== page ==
If the National flag is torn it should not be flown or used but rather destroyed or burned.
States in the country are allowed to own and recognize their respective state flags and to fly such in their states or any part of the country, even without flying the National Flag.
However, no state flag can be flown or hoisted in the Federal Capital Territory – Abuja without the National Flag. If the National flag and a state flag are to be flown in any state, then both flags must be of the same size with the National Flag flown higher and above the state flag.
If the National flag is placed in a room, no other flag should be above or higher than it.
While hoisting the Nigerian Flag it should be ceremoniously flown in the morning at sunrise and lowered during sunset as according to the nation’s officials, a flag of national importance does not sleep
The Nigerian National Flag should be hung or flown halfway on days of state funerals or important memorials.
The Federal Minister of Interior Affairs can authorize the flag of another country to be flown and displayed in a public place in Nigeria with or without the National Flag, only through a license.
No embassy, consulate, high commission, means of transportation, or foreign ship is to be considered a public place. Therefore, they do not require a license of the Minister for a foreign flag to be displayed or flown in or on them.
Given the above, the Nigerian Flag can be flown and displayed in any sector of Nigeria and private or public places without any permit/approval, depicting a citizen’s unalloyed support and allegiance to the country.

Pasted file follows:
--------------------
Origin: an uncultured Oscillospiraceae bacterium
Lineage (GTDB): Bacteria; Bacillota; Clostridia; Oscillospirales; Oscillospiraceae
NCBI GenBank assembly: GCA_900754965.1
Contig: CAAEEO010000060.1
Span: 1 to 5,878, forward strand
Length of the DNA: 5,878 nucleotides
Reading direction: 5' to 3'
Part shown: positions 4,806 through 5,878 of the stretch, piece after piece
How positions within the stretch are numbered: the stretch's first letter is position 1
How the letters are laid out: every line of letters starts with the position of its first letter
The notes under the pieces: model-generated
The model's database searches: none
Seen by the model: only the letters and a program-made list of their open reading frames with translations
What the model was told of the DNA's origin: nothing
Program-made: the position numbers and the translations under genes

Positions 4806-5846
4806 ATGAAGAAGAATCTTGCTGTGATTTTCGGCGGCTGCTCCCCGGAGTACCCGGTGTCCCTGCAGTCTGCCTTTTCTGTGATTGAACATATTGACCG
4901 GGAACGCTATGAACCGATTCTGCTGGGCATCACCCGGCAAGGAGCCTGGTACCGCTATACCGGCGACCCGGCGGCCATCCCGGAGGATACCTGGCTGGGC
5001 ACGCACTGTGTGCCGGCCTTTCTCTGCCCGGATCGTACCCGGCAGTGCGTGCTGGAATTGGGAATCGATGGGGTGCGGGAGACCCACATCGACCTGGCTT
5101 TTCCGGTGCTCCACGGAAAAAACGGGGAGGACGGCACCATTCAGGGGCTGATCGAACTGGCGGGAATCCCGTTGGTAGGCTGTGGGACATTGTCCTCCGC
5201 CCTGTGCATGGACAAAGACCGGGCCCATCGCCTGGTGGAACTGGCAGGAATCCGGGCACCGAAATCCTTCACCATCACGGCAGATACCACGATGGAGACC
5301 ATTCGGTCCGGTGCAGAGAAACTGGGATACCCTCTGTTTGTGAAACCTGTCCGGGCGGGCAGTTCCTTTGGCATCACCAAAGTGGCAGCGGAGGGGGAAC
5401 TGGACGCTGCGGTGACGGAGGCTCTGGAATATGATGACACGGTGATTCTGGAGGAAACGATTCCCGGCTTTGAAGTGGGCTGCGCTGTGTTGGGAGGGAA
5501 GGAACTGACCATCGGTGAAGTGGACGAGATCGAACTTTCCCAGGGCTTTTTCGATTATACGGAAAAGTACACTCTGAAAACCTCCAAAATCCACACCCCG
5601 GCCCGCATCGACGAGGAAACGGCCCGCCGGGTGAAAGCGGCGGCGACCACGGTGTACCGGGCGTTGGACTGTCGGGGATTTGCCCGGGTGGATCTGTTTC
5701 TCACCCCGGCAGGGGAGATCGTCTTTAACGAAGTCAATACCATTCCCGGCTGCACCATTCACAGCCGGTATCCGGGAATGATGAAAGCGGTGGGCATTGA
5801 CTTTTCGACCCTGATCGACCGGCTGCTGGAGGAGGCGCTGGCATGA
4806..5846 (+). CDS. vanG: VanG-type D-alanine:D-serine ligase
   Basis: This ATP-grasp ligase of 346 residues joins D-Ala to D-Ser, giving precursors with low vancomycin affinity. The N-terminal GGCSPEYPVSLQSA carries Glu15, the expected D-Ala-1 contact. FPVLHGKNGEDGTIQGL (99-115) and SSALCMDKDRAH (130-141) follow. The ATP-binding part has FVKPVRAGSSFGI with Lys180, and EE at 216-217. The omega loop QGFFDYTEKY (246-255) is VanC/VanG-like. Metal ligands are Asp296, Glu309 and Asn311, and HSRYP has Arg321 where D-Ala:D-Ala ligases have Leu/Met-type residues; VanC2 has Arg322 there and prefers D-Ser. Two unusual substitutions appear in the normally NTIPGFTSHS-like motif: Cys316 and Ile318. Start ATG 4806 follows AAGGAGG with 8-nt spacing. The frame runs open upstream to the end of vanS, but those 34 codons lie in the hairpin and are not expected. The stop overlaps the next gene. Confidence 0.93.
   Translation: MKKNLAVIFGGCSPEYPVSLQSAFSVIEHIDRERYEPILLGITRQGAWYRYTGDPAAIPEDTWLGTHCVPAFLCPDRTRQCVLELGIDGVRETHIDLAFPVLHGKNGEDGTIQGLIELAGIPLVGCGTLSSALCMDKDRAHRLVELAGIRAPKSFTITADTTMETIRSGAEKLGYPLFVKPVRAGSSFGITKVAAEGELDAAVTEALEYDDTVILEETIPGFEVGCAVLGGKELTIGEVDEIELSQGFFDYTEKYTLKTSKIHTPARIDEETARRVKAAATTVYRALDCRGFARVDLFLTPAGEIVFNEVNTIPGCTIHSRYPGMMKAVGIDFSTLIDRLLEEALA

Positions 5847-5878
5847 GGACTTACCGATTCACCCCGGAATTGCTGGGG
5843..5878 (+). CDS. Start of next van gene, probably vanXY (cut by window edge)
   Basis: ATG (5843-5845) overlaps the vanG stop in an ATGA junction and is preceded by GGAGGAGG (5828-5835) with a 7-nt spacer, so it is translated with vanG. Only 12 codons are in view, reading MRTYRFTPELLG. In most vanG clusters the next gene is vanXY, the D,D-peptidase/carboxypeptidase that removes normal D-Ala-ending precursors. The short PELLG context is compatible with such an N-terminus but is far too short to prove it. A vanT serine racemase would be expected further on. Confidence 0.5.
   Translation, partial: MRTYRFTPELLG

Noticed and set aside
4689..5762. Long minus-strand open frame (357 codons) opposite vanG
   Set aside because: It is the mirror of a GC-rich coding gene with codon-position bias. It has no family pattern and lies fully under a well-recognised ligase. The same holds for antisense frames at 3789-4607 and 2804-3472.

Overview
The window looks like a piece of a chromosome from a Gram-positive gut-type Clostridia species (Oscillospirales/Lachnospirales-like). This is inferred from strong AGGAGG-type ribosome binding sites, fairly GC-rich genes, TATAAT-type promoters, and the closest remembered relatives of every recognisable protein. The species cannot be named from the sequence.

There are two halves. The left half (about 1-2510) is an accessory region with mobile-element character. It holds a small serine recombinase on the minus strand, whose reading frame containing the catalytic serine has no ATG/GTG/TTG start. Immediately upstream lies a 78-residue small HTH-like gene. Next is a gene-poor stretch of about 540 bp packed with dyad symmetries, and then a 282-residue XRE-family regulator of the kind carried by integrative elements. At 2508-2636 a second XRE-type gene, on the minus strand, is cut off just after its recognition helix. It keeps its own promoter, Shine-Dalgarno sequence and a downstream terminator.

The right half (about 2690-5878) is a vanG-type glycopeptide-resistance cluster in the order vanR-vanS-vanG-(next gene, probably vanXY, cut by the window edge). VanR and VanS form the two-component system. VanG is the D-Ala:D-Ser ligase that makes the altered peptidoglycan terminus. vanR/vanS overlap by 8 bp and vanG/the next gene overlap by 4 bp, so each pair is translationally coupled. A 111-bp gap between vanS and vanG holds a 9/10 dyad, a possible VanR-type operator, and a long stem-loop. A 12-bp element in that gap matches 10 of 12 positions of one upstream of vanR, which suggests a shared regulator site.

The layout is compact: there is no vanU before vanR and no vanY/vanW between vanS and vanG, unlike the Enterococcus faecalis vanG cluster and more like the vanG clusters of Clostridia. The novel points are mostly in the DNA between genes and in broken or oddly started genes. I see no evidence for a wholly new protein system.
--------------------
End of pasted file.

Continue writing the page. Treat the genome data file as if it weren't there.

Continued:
With this, no law enforcement agency can arrest any patriotic and supportive person of the Nigeria flag. “Public Place” here connotes any highway, street, bridge, wharf, parks, and thoroughfares, among other places.
Offenses against the Nigerian Flag:
Destroying or defacing the National Flag.
Hoisting the Nigerian Flag on the same pole/staff/stick with any other flag.
Displaying the National Flag in a defaced or unkempt condition.
Flying the Flag at the same level as the flag of any other state in Nigeria.
Flying the flag of a foreign country without the licensed approval of the Minister for Interior Affairs.
Use of the Nigerian Flag in public places that are not patriotic to the nation.
Using the National Flag is contrary to the terms of the license, where a license is obtained to use the National Flag.
Making use of the National Flag for any business, profession, trade, or calling and not for supporting Nigeria.
Punishment for Offences Relating to the National Flag
The punishment for any offense against the National Flag is a fine of One Hundred Naira (N100.00). Continuance the offense continues appropriates a fine of Ten Naira (N10.00) each day. Imprisonment is not outlined as a punishment for offenses according to the Nigerian Constitution.
Duties of the Police with regards to the National Flag
The Nigeria Police Force is authorized to seize and remove any flag that is used to commit an offense in any part of the country. The removed flag is to be disposed of in a manner as determined by the Federal Minister of Interior Affairs.